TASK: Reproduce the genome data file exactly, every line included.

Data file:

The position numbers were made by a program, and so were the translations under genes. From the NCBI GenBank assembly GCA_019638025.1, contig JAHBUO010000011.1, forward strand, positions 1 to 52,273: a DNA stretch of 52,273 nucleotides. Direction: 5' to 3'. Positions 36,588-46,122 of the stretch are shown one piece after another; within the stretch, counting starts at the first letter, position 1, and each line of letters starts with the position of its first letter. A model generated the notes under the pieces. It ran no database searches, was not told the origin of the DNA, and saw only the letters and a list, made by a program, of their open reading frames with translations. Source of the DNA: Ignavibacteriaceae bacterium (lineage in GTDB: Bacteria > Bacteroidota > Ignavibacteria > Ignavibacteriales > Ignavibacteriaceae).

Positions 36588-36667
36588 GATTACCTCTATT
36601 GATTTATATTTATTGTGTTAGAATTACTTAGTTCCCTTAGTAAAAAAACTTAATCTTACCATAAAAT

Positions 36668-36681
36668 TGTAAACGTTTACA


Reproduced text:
The position numbers were made by a program, and so were the translations under genes. From the NCBI GenBank assembly GCA_019638025.1, contig JAHBUO010000011.1, forward strand, positions 1 to 52,273: a DNA stretch of 52,273 nucleotides. Direction: 5' to 3'. Positions 36,588-46,122 of the stretch are shown one piece after another; within the stretch, counting starts at the first letter, position 1, and each line of letters starts with the position of its first letter. A model generated the notes under the pieces. It ran no database searches, was not told the origin of the DNA, and saw only the letters and a list, made by a program, of their open reading frames with translations. Source of the DNA: Ignavibacteriaceae bacterium (lineage in GTDB: Bacteria > Bacteroidota > Ignavibacteria > Ignavibacteriales > Ignavibacteriaceae).

Positions 36588-36667
36588 GATTACCTCTATT
36601 GATTTATATTTATTGTGTTAGAATTACTTAGTTCCCTTAGTAAAAAAACTTAATCTTACCATAAAAT

Positions 36668-36681
36668 TGTAAACGTTTACA